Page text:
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COVID-19: (Australia) How Poor PPSA Hygiene Risks Landlord Exposure in Corporate Tenant Insolvencies

Date: 30 March 2020

*This information is accurate as of 10.00 am Monday 30 March 2020 and is subject to change as this situation evolves. 

Imagine for a moment...

...that you are the landlord of some leased premises, but you've just received some very bad news.

One of your better tenants went into voluntary administration, the receiver quickly came next and the liquidation is now certain to follow. Of course, you know you will need to find a new tenant, and hopefully quite soon. 

Despite this, at least you have the comforts of knowing that you:

  • still hold the insolvent current tenant's AUD50,000 cash security bond
  • have the premises fully fitted out with equipment you own (so this will help you in the re-leasing). 

But, sadly you could be very wrong about the existence of both these comforts. 

How could that be? 

Unfortunately, if the landlord in this example had inadvertently or unknowingly failed to register its landlord's interests in the Personal Property Security Register (PPSR), then both the AUD50,000 bond and the un-fixed parts of any landlord owned fitout are at serious risk of their ownership transferring automatically to the insolvent tenant immediately upon and because of the insolvent tenant going into voluntary administration. 

And it can really happen just that quickly, and without any warning. 

The same result could just as easily have occurred if the tenant in our example had first gone into either receivership or liquidation. 

Unfortunately, our example above is only illustrative of some of the other many and varied circumstances in which we have found landlords' potentially Personal Property Security (PPS) registrable interests within commercial leases. 

It is not uncommon to find landlords have relevant PPS registrable interests literally buried and hiding within wordy lease documents.

Some examples of such landlords' interests that can be 'lost' if not properly PPS registered can also include:

  • rights under provisions that allow the landlord to sell any abandoned tenants goods to defray tenant arrears
  • PPS interests that whilst initially registered against a tenant have nevertheless been omitted to be re-registered against an assignee following a lease assignment.

There are of course potentially other examples, and this all depends on the special circumstances that may apply to any given lease.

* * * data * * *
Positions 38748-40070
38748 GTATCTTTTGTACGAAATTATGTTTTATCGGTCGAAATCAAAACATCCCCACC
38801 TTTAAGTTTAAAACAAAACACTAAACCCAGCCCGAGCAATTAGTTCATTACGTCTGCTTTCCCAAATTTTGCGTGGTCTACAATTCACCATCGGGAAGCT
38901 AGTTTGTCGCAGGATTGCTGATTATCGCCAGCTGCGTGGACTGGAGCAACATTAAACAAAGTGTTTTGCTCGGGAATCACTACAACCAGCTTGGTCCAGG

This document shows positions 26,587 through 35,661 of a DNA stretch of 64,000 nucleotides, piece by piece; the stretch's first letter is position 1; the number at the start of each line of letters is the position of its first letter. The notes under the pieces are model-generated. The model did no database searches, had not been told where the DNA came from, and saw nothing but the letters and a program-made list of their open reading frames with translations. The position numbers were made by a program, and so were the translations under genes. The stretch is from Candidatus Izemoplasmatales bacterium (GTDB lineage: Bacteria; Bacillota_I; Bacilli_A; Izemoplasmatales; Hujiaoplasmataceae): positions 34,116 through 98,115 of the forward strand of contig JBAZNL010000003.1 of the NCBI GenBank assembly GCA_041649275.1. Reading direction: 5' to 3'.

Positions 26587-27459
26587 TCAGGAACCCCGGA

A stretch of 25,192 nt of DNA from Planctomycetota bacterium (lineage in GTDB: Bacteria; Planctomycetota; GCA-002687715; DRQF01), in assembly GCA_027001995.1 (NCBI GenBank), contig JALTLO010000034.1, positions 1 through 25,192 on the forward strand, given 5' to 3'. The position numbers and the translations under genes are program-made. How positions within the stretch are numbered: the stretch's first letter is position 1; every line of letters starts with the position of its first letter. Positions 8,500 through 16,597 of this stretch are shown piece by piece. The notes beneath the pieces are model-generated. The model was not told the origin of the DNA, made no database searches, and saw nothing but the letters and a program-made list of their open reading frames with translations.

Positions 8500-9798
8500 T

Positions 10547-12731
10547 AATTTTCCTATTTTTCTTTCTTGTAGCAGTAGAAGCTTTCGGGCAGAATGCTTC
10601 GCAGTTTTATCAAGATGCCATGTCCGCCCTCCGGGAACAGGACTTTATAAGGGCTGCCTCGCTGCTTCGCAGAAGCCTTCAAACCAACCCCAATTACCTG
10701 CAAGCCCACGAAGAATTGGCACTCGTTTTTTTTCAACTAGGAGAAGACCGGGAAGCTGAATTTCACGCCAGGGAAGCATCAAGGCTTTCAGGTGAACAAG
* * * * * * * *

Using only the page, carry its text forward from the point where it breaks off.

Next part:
If a landlord has concerns, can anything be done? 

Yes, it may not be too late for landlord's to benefit from taking some action now. 

We hope this will be a timely and helpful reminder for landlords to keep up good PPSA registration hygiene as the risk of tenant insolvencies continues to grow from COVID-19 impacts. 

We expect most landlords have long had their PPS registration houses in order, but for those who don't (or have slipped), there are potentially things that can still be done to reduce the risk.

Because the PPS system includes fixing latest dates for registration to occur, a failure to register by the latest time can result in the potential priority of the late registering party's interest's being trumped by the competing PPS registrable interests of other parties if those are registered in time. 

Even so, it typically still remains possible to register late a landlord's PPS registrable interest.

This area of competing PPS priorities can become complex and it is beyond the scope of this Legal Insight to cover the discussion fully here. But, it suffices to say that the benefits of registration should not be overlooked or discounted as in many circumstances the risks of even late registration can still be mitigated by registration, albeit late. 

The pathway to assess the risks and benefits for remediating for late or no PPS registration typically involves the following steps:
  1. Identify which of the landlord's PPS registrable interests have not been duly registered (meaning they are presently not protected by registration)
  2. Assess the value and importance of the landlord's PPS registrable interests
  3. Identify which PPS registrable interests will be competing for priority
  4. Weigh up the costs and risks equation between PPS registering late or not at all
  5. Register the landlord's relevant PPS interests (including late if justified).
The simple message for landlords is:
  • don't be caught out thinking you have enforceable rights when you may stand to lose them ie don't be wearing the Emperor Landlord's new clothes
  • if a landlord has any concerns, our first recommendation is to seek professional advice.

This publication/newsletter is for informational purposes and does not contain or convey legal advice. The information herein should not be used or relied upon in regard to any particular facts or circumstances without first consulting a lawyer. Any views expressed herein are those of the author(s) and not necessarily those of the law firm's clients.

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